The Labor Department should consider eliminating its evolving procedures for press “lockups” when it releases sensitive weekly data on unemployment claims because the steps are not well documented and the approach “creates an unfair competitive advantage for certain news organizations and their clients,” according to a new audit.
In recent years, the so-called lockups -- designed to allow reporters advance access to the embargoed data so that they can prepare a timely analysis -- have been refined by Labor, particularly after news organizations during 2012 congressional hearings complained about a ban on bringing electronic devices and software into the quarantined room at the Bureau of Labor Statistics to report the much-anticipated monthly jobs figures from BLS.
In August 2012, officials in Labor’s Employment and Training Administration accidently jumped the gun in releasing a set of state-compiled unemployment claim numbers a day early, prompting a probe from Labor’s inspector general. The FBI, according to news reports, is investigating whether some financial news services have obtained such data illegally to sell to clients for use in making investment decisions.
“Although ETA corrected control deficiencies identified after it released the claims report prematurely, we found the policies and procedures ETA followed to protect the claims report during the embargo were either not documented in writing or, when written, were not designed to minimize the risk of unauthorized use or disclosure,” the audit found.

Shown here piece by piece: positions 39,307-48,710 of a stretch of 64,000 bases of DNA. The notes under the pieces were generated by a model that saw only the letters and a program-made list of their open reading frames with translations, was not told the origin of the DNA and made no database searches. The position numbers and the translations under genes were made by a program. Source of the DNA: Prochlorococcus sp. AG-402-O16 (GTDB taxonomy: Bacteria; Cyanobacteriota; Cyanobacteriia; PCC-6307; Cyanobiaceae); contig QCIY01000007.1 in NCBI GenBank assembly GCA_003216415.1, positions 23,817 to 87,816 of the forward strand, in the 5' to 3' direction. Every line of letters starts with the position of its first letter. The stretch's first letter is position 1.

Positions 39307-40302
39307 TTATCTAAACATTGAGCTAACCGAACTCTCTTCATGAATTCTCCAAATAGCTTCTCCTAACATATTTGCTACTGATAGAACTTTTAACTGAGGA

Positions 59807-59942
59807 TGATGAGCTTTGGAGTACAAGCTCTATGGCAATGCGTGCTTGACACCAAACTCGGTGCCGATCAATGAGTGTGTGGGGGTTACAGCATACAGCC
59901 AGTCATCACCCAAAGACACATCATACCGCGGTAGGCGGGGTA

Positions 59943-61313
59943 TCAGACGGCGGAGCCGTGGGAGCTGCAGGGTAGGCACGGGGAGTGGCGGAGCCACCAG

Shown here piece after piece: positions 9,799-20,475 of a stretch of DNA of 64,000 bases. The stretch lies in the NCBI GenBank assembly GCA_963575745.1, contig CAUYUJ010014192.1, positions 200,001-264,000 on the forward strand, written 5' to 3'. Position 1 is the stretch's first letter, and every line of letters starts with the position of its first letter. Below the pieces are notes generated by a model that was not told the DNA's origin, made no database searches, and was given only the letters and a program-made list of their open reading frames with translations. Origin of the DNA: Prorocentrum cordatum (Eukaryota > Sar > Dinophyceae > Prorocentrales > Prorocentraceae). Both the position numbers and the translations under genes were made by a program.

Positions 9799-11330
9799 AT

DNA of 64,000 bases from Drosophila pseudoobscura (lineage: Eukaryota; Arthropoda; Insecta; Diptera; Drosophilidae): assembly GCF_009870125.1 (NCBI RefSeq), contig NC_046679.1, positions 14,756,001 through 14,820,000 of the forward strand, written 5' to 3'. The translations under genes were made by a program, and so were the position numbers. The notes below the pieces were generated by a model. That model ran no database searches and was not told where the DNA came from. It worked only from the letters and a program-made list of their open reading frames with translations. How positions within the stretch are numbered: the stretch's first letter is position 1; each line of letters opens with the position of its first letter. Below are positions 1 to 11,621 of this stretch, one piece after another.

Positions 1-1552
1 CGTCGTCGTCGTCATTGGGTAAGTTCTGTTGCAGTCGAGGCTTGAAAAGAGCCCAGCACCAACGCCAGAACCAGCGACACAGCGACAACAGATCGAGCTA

Furthermore, it added, “even if news organizations adhere to the terms and conditions of the lock-up, their early access to the data positions them to potentially communicate this information to their clients, allowing them to trade on this data faster than the department can post the information to its website and faster than the general public can access it once the embargo is lifted.”
The IG noted that the Conference Board, a business group, recently ended such pre-release of data to the news media. It made six recommendations, among them that Labor “discontinue” use of the lockups. It also recommended that the assistant Labor secretary for employment and training consult with the Office of Management and Budget and other agencies to use press lockups to formalize a strategy for an “equitable release” of jobless claims data. It called on Labor to strengthen tools for the encryption of data and preservation of confidentiality.
Labor officials agreed with the recommendations.